Tuesday, August 23, 2005

A Word From the East

I was invited to contribute something on Byzantine liturgy, so that the Catholic liturgical traditions could be more fully represented. While each liturgical tradition in the Church ought to preserve its own distinctive character and practices, there are certain basic approaches or perspectives that can be shared for mutual enrichment. Since there has been something of a crisis in the Western liturgy since Vatican II, it may be helpful to reflect on a few fundamental aspects that can assist the necessary restoration.

One important dimension of the Byzantine liturgical tradition is what may be called its “sensual” or incarnational approach. The Liturgy thoroughly engages the senses, and the body is actively involved. We were created and redeemed body and soul, so we ought to worship that way as well. To sit in a pew and sing from a hymnal (which is the extent of much Protestant, and “protestantizing,” worship) is hardly an experience that involves the whole person. A style of worship that is too cerebral or “spiritual” is not one that adequately expresses the adoration of the Incarnate God.

So we use lots of incense, candles, bells, chants, rich vestments, icons; we have processions and venerations of the Gospel book and the cross, and we employ liturgical gestures like the sign of the cross, deep bows, and prostrations. You love Jesus? Here is his icon: kiss it! Get involved, body and soul, in the worship of the Lord. (Of course, the bright-colored felt banners that have replaced sacred art in many modern Roman churches also engage the senses—but the sensation they produce is more like a touch of nausea than religious awe.)

Paradoxically, with all this active involvement of body and senses, the Byzantine Liturgy is meant to be a contemplative experience—not in the sense of silent prayer, for it is one of our liturgical principles that the worship should be unceasing, without gaps or breaks, like that of the angels in heaven—but in the sense of disposing oneself to receive the ineffable gift of the grace of God by personal openness in worship. Since the Byzantine Divine Office is complicated (unnecessarily so, but that’s another question), we usually just invite our guests to listen and receive, rather than hand them a stack a books and try to explain the complex liturgical navigation. There are sufficient repeating refrains to make participation easy, but listening deepens the experience. Without trying to push this point too hard, one can say that to read from a service book is to grasp with the eyes and the intellect, in a sense to be in control of the experience. To listen is to let go, to abandon oneself to the mystery without wishing to grasp or contain it.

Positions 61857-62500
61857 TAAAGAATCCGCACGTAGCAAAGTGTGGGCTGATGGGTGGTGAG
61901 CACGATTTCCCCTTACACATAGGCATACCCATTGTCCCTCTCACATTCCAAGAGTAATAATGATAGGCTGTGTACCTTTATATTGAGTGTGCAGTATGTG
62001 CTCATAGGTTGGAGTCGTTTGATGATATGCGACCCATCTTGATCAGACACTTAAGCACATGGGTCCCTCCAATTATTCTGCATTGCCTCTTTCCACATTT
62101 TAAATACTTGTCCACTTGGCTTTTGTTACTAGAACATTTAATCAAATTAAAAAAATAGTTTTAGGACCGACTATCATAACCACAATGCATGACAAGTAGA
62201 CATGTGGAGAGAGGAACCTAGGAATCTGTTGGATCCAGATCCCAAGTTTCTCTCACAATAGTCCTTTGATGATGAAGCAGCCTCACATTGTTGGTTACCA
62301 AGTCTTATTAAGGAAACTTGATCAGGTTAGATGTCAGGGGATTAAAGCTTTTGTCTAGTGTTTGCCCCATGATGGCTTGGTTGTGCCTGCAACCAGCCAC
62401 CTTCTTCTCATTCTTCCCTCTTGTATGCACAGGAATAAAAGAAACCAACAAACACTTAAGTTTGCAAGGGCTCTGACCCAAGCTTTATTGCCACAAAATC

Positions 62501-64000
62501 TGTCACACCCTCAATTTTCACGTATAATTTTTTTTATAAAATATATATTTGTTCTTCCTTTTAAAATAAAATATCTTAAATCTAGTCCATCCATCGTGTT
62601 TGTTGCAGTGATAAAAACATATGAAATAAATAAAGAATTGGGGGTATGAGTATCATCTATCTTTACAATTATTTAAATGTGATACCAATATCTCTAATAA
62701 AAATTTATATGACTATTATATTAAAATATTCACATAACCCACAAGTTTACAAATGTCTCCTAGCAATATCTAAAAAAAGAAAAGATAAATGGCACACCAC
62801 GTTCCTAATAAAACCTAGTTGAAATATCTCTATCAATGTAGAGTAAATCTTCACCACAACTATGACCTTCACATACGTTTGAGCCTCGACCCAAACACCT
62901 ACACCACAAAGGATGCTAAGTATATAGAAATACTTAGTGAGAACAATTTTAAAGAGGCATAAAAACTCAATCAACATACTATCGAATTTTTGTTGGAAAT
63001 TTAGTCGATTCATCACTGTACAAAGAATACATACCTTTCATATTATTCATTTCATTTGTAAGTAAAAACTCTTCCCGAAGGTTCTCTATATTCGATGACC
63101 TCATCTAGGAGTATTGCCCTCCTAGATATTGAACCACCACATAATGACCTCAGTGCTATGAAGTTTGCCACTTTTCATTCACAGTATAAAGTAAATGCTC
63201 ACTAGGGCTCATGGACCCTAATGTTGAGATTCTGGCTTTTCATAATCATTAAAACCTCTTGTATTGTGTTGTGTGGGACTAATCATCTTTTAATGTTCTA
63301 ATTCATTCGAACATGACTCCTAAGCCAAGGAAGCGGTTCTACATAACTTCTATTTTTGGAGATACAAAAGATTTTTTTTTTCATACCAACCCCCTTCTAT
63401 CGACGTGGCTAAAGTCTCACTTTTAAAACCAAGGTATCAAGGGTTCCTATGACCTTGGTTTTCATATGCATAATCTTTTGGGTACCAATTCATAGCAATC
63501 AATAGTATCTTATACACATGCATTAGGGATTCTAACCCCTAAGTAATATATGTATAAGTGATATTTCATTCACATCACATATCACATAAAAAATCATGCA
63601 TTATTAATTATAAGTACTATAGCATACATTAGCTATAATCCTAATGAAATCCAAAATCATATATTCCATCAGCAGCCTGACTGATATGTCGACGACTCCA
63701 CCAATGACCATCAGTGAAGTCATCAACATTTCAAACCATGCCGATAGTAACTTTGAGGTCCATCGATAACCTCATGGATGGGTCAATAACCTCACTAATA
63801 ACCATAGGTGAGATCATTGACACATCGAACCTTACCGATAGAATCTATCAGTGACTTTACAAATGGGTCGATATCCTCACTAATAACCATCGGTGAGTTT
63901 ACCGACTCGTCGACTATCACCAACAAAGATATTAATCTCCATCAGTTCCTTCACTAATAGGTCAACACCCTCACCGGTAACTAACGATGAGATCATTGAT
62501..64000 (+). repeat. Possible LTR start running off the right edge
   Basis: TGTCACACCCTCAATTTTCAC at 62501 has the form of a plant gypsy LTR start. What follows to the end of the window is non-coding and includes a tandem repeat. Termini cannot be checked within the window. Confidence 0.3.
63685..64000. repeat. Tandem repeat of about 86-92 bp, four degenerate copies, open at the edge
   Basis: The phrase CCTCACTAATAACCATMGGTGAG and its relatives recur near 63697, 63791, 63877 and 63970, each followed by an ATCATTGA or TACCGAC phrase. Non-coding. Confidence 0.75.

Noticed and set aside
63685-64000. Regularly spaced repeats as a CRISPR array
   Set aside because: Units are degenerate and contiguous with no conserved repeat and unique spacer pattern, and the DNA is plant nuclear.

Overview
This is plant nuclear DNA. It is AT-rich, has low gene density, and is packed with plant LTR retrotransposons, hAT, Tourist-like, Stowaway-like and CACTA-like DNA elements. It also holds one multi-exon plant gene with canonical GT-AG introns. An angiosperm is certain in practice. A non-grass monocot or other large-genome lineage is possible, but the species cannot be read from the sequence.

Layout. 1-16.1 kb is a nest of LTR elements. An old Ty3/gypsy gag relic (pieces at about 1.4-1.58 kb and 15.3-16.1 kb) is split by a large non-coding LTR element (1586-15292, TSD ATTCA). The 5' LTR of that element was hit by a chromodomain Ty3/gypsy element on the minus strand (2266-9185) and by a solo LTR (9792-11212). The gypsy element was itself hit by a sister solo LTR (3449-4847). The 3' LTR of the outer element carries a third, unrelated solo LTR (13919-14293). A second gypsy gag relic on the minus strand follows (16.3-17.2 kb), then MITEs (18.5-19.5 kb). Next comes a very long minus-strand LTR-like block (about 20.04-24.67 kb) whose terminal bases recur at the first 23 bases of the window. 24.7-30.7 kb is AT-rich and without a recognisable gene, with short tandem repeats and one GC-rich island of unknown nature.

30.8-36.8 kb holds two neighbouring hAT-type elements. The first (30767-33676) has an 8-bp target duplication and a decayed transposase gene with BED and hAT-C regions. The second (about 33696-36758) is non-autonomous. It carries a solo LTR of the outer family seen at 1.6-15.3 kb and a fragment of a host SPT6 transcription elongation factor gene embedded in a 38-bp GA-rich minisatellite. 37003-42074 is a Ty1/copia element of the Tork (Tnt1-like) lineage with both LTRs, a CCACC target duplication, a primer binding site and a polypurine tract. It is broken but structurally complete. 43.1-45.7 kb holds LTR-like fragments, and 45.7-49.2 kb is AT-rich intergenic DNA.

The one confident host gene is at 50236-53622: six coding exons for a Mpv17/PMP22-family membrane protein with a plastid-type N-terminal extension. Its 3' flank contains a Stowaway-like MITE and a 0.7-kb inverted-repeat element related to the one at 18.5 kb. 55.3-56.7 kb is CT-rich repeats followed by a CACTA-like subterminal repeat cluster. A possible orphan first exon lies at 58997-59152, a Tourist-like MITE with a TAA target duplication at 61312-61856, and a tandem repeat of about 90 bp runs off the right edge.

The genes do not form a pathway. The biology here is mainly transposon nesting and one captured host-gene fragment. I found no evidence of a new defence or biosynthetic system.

The founder of our monastery, Archimandrite Boniface Luykx, himself a liturgical peritus at the Council, told us that many of the Council fathers explicitly insisted that the liturgical revisions be done so as to make it all intelligible and hence acceptable to modern man. Transcendence and mystery were not to be part of the new program, still less popular piety. They were embarrassed, for example, by feast days such as the Circumcision of Christ (which was in fact suppressed) and the Presentation of Mary (which I think is now merely optional). Both of these are still solemn feasts on the Byzantine calendar. They also succeeded at reducing the level of liturgical language to that of middle-school colloquial. But this insistence on intelligibility (and making “modern man” the norm for determining it) was a grave error. It was the beginning of the evacuation of statues, candles, relics, and timeless beauty from the churches, along with everything else that “modern man” finds unintelligible in his ignorance or contempt of the sacred traditions.

Therefore Byzantine churches aren’t “intelligible.” Some people complain that the churches are “cluttered,” that it’s hard to focus, that they don’t know what’s going on, that they are distracted by old ladies in babushkas walking around lighting candles. Good. It’s a little disorienting when you enter an Eastern church. It should be. Sensory overload is OK. You shouldn’t be able immediately to grasp and understand everything, and hence feel comfortable in your relative control of the situation. You are supposed to be entering the world of God, who is ineffable, mysterious, and beyond human comprehension, yet who has invited us into his life and holiness. Some people walk in and are immediately seized by the Holy Spirit and would exclaim, like Jacob, “This is the house of God and the gate of heaven!” They are like the envoys of St Vladimir who attended a Liturgy in Constantinople and said they couldn’t tell if they were in heaven or on earth. It didn’t matter if they didn’t know what page the choir was on.

That is how worship should be. A Catholic church should be an anteroom of the Kingdom of Heaven. As time goes on, you do understand more, and maybe you can even find the right page. But that is still secondary. The primary thing is to fall on your face before the living God.

I hope to continue these reflections in a week or two, God willing.

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